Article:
The Student Body / www.facebook.com
Stacy Pratt
April 03, 2017 1:18 pm

As if high school isn’t stressful enough, imagine getting an official letter from your school saying you are overweight. It happened to Ohio high-schooler Maddy Karimi, who immediately visited her school board to let them know how it made her feel. The school board offered an apology, but that wasn’t enough for Maddy’s classmate, Bailey Webber, who felt compelled to find out why these letters were being sent in the first place.

Her incredibly tenacious investigation became The Student Body, a Netflix documentary released on March 25th.

The letters were the result of a law requiring schools to test students’ Body Mass Index (BMI), a controversial method for measuring body fat. At the time of Webber’s investigation, 21 states required schools to test students’ BMI, and eight states required them to send home letters — which students named “Fat Letters” — to parents of students whose BMI fell outside the “normal” range.

We’ve discussed the negative effects of body-shaming over and over, and Webber — along with many psychologists and some lawmakers — believed these letters were doing nothing to benefit student health. On the other hand, they felt the letters were doing everything to make students feel ashamed of themselves over a number whose importance even experts can’t determine.

As a person who literally breaks into a sweat every time I call my congressman (which I’ve been doing a lot more of lately), I spent a lot of this documentary alarming my dogs by cheering aloud as Webber used some serious Lois Lane skills to score an interview with her own congressman, Ohio Sen. Eric Kearney, who co-sponsored the bill that led to the “Fat Letters.” To give you an idea of how far she was willing to go to get an interview, here’s a quote from the part of the documentary when she’s trying to catch him at a rally with President Obama in Cincinnati:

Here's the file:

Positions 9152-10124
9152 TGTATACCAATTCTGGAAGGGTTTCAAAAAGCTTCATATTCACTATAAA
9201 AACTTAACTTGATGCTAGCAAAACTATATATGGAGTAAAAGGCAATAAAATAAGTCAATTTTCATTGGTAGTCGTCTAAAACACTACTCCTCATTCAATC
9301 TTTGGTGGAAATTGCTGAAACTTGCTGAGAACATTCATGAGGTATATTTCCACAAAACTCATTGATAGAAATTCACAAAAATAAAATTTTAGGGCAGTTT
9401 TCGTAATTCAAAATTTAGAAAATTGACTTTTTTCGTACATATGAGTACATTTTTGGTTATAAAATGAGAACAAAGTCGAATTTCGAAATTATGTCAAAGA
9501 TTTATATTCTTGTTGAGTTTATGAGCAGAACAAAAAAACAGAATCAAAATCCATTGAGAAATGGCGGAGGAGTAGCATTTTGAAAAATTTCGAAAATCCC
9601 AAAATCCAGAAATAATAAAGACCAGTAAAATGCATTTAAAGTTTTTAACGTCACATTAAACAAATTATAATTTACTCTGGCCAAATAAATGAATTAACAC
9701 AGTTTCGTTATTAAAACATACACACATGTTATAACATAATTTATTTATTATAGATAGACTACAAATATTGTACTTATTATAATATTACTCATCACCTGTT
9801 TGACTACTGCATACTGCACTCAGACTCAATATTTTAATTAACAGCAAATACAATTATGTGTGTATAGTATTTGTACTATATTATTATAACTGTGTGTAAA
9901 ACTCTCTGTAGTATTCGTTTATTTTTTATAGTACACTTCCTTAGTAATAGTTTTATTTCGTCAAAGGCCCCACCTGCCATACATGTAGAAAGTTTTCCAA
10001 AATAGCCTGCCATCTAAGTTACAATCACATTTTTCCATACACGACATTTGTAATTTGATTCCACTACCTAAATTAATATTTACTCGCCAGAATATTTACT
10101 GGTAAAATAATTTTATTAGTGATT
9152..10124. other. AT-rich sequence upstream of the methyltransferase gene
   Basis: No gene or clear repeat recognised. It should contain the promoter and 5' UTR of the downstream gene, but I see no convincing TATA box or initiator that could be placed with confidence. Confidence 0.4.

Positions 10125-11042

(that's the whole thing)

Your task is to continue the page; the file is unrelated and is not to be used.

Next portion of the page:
Spoiler alert: She ended up with a White House press pass.

What started out as a high school video project about the letter policy at her own school ended up as a full-fledged documentary with the help of Webber’s father, filmmaker Michael Webber. Along the way, she interviewed some powerful women, including Meredith “MeMe” Roth, the infamous anti-obesity activist who The Guardian called “swashbucklingly offensive” in a 2010 feature story. Webber’s disarming assertiveness humanized the PR-savvy Roth in a surprisingly poignant moment. She also interviewed the inspiring writer and professor Dr. Sayatani DasGupta and the CEO of National Eating Disorders Association, Claire Mysko.

Webber is now a mass communications major at Wright State University in Dayton. She is currently making appearances at screenings of the film across the country. In a recent interview with the Wright State Newsroom, she said this about her experience:

Indeed.

According to the documentary, Ohio no longer requires BMI testing of its students, and several other states have also opted out.

As Webber and Karimi have shown us, speaking up may not be easy, but it can make a difference. Now, excuse me while I call my congressman…

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